Glory Days; On Any Given Sunday, You’ll Find Ron St. Angelo Prowling The Sidelines For The Dallas Cowboys

The first Dallas Cowboys Ron St. Angelo photographed were the Dallas Cowboys' cheerleaders. It was a good start. Studio shots of the cheerleaders led to photographing the players, then the games. Today his business card reads, "Official photographer of the Dallas Cowboys." Ron's been with the team from the late 1970s, from Landry and Staubach, through Johnson and Aikman, to Parcells and Testaverde and now Parcells and Bledsoe. Highlights were plenty: a division playoff in '79, a conference championship game in '80, and Super Bowl victories in '92, '93, and '95. There were rough times, too: 3-and-13 in '88, 1-and-15 in '89 come to mind. "I've been through all the good and bad times," Ron says, "but luckily for us it's been more up than down."

Wide receiver Michael Irvin, 1992.
All Photos © 2005, Ron St. Angelo, All Rights Reserved

As the Cowboy's designated shooter, Ron has the advantage of pre-game access to the Cowboy's bench that other photographers may not enjoy, but at game time he's merely one among many. "When the game starts I work the field like everybody else," he says. Team practice sessions, though, can give him an edge. "I'll know the plays they're working on that week and the areas of concentration. I'll talk to the coordinators and get a feel for what they're planning. And I have a friendship with the guy who manages the radio frequencies between the coordinators and Coach Parcells. He monitors the plays as they're piped in, and if I talk to him I might get some information. But even the called play isn't necessarily what happens. Things can break a different way because of the defense's setup. At the line of scrimmage the quarterback reads the defense, makes an adjustment--like Drew [Bledsoe] runs a quarterback sneak on fourth down because he saw a situation. And if I've got the camera on him the whole way instead of swinging it with the running back, I feel pretty good. There's a certain amount of luck in this, you know."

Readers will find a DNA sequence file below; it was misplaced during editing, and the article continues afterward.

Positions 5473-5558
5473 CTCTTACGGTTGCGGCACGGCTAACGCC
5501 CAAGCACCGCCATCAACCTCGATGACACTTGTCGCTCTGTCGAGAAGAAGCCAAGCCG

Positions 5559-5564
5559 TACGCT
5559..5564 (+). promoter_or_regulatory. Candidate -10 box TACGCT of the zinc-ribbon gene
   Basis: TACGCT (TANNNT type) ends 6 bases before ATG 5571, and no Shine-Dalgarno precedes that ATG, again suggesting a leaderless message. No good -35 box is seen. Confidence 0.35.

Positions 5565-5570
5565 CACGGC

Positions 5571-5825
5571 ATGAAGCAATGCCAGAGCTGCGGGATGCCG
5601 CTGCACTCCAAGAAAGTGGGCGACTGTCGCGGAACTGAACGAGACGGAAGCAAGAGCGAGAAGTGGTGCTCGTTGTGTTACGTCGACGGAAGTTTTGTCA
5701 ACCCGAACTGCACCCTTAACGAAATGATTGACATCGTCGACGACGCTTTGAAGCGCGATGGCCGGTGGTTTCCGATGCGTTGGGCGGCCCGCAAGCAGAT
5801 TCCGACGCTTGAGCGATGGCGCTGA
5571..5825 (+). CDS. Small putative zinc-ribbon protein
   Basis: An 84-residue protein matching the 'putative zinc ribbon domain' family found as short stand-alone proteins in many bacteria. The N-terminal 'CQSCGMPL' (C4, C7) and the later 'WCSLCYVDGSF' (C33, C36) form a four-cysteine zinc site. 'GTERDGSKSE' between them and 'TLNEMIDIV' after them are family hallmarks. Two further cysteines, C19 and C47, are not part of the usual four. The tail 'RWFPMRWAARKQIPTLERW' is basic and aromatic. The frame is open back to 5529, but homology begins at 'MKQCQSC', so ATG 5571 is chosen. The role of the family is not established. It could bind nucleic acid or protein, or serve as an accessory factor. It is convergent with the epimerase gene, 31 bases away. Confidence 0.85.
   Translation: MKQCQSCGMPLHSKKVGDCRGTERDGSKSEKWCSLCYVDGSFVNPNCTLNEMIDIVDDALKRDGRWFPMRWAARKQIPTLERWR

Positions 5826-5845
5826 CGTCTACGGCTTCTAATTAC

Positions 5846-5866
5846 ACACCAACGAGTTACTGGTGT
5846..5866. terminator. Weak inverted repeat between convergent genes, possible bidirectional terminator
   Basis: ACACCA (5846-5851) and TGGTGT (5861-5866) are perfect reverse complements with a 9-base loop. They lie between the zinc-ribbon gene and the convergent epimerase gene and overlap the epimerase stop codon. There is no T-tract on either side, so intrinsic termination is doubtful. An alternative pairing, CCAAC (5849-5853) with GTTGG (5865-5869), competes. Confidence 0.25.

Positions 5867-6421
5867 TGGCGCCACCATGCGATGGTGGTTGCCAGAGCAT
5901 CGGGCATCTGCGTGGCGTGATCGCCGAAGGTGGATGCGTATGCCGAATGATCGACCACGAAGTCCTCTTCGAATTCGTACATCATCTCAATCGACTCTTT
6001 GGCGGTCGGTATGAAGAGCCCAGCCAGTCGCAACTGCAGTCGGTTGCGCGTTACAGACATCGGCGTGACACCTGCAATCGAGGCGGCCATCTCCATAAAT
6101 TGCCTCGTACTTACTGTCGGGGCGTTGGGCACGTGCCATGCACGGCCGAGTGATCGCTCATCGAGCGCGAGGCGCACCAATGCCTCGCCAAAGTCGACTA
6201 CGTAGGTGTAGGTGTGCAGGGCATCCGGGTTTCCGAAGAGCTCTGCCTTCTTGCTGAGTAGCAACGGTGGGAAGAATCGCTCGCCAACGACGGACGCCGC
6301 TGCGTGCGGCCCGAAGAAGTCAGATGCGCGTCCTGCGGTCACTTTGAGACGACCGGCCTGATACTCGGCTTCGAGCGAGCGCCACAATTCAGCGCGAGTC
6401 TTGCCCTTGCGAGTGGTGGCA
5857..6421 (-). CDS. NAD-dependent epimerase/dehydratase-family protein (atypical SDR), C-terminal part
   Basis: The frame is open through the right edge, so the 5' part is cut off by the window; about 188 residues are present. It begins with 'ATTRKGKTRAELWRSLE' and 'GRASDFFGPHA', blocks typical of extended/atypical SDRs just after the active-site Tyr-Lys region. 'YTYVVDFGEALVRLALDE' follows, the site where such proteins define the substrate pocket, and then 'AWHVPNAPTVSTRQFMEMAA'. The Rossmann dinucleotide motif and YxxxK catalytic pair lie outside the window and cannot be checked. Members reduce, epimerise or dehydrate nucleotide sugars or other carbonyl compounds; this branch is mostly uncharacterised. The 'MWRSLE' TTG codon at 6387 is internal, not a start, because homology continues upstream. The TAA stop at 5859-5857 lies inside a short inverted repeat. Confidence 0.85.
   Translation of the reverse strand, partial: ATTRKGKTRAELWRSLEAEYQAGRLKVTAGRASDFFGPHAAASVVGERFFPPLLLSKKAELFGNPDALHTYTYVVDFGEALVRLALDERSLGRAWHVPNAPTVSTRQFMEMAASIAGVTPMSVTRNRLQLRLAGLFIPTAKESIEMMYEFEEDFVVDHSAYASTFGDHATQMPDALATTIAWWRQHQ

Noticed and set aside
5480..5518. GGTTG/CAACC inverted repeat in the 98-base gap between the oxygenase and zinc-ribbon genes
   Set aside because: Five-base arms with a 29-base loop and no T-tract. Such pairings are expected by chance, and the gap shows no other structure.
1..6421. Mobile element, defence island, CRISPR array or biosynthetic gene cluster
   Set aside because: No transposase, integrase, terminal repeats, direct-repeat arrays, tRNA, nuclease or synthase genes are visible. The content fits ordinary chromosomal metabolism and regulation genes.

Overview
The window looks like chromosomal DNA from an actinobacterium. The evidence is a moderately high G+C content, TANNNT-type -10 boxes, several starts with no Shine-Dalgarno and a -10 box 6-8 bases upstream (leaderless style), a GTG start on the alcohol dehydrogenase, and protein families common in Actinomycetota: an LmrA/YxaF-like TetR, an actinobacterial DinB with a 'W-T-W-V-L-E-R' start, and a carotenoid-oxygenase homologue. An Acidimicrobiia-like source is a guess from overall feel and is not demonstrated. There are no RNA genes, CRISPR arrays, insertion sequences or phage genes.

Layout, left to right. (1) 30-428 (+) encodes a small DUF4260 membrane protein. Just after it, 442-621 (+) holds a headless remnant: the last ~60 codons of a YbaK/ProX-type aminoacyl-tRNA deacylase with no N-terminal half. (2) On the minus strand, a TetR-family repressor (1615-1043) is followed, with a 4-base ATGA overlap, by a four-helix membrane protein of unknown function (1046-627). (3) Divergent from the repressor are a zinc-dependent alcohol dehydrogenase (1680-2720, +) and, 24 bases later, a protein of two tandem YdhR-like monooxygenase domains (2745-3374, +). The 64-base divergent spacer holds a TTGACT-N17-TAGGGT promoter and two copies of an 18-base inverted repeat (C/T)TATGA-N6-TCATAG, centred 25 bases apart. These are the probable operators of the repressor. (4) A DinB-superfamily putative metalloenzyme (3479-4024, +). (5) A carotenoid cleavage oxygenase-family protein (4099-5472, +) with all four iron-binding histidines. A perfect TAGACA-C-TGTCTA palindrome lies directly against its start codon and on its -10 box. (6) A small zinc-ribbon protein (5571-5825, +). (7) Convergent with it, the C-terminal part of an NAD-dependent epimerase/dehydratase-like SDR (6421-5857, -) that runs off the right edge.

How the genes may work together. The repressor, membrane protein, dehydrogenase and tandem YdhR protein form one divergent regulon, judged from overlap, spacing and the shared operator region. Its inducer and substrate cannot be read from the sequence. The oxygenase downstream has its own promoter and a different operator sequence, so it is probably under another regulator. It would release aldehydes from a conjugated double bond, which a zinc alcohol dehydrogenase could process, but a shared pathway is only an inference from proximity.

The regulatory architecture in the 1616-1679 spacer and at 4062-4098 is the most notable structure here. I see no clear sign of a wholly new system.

Fullback Daryl "Moose" Johnston, NFC Championship, 1993.

Homework tends to reduce the need for luck. "I'll take a look at the other team's players and what their tendencies are," Ron says. "I look at a lot of still images, and I monitor the Internet."

Annual field photo shoot, Texas Stadium, 2003.

Defensive end Greg Ellis, 2001.

There are tip-offs to the kind of routes receivers will run in certain situations. If, say, you know that the opposing quarterback doesn't have the strongest arm, you'll figure he's not going deep. "That holds true for how the coaches design the plays for a particular player," Ron says. "Vinny [Testaverde] had a terrific arm. He could throw all the routes and power the ball in there. Knowing which routes the receivers like to run, that's important, too. When Michael Irvin was here he ran all those slants. There was no mystery; Irvin was fairly predictable. It was like he said, here's what I'm gonna do, see if you can stop me."

Running back Emmitt Smith prior to breaking the NFL rushing record, 2002.

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